65,000 tablet computers for teachers and students this fiscal year – Williams

65,000 tablet computers for teachers and students this fiscal year – Williams

Wednesday, July 08, 2020

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KINGSTON, Jamaica— Minister of Science, Energy and Technology Fayval Williams says the distribution of 65,000 tablet computers to teachers and students will be completed in this fiscal year.

Williams, who was speaking at the handover of 32 tablets to educators at Hope Valley Experimental School in Kingston yesterday, said the initiative falls under the Government's 'Tablets in Schools Project'.

The programme aims to provide students, teachers and other stakeholders with the necessary facilities to access technology.

The minister said that e-Learning Jamaica (e-Ljam) will complete the distribution of 25,000 tablets under the Tablets for Teachers Programme as well as 40,000 tablets under the Tablets in Infant and Primary Schools Programme, during this financial year.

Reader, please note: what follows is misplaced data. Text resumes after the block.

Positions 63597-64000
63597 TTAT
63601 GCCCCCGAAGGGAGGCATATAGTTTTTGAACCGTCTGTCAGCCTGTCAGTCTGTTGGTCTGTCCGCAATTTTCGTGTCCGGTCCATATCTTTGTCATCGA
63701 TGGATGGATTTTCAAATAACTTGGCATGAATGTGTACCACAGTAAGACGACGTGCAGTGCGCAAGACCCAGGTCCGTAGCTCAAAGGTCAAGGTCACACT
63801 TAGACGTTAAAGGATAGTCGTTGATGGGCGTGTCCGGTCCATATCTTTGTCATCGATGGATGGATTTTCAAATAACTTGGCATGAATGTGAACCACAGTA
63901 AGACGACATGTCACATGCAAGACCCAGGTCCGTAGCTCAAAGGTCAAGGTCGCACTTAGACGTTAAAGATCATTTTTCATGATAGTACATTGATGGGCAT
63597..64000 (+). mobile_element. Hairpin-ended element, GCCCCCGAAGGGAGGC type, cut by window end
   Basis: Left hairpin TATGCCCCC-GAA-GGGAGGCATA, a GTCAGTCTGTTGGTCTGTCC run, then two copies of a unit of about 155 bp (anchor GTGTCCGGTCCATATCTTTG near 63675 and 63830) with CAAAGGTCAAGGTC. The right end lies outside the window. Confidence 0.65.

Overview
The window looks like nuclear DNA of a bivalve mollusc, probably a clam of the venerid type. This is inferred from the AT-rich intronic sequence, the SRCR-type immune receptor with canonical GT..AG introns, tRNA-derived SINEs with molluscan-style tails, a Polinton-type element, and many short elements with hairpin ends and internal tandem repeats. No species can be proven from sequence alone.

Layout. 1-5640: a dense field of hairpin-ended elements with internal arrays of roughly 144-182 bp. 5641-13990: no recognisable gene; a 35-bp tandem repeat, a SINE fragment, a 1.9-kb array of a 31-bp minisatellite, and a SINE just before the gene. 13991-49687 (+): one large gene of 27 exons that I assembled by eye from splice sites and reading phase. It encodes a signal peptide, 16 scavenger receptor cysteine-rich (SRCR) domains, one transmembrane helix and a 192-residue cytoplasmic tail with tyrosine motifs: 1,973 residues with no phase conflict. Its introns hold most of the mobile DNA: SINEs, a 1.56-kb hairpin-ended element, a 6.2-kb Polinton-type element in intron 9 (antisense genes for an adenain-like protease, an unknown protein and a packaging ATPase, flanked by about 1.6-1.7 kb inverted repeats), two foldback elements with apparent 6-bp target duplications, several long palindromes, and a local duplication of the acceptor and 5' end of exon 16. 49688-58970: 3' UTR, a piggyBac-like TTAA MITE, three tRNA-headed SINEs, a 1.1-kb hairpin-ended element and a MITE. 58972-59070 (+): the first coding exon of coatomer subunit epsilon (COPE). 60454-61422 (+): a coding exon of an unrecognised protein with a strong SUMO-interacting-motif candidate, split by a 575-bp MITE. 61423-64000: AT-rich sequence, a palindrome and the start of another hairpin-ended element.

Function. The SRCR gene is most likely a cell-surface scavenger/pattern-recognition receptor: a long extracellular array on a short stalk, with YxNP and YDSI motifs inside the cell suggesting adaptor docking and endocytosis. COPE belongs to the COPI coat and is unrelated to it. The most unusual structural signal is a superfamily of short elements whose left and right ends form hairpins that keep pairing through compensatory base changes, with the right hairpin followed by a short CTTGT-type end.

“Today, we make the connections. Today, we inch one step closer to imagining a new Jamaica,” she said.

She also noted that her vision is that all Jamaicans will have access to the Internet and that “all schools will be equipped with the technologies to not just facilitate learning but to also foster innovation and a solid science, technology, engineering and mathematics (STEM) education for students.”

“As we work to build a digital society, information and communications technology (ICT); science, technology and innovation will be crucial pillars in this regard. Our educators, therefore, are integral partners to this process. It is my hope that [these tablet computers] will make your classrooms a richer environment, which will cater to the needs of the 21st century learner,” she said.

Meanwhile, Williams said the ministry is committed to strengthening the technological capacity and infrastructure.

“Currently, with an Internet penetration rate of approximately 45 per cent, so many of our students in rural Jamaica or inner cities lack access to the Internet and technological devices, which adversely affects their education, especially at a time when they have to log on to an online platform for classes,” she said.

According to Williams, the rollout of the devices will assist in bridging the digital divide and create a digitally inclusive society where no one gets left behind.

“In the digital age, we cannot allow pandemics to disrupt the business of education. The future of our children is too important to not put mechanisms in place to facilitate remote learning,” she added.


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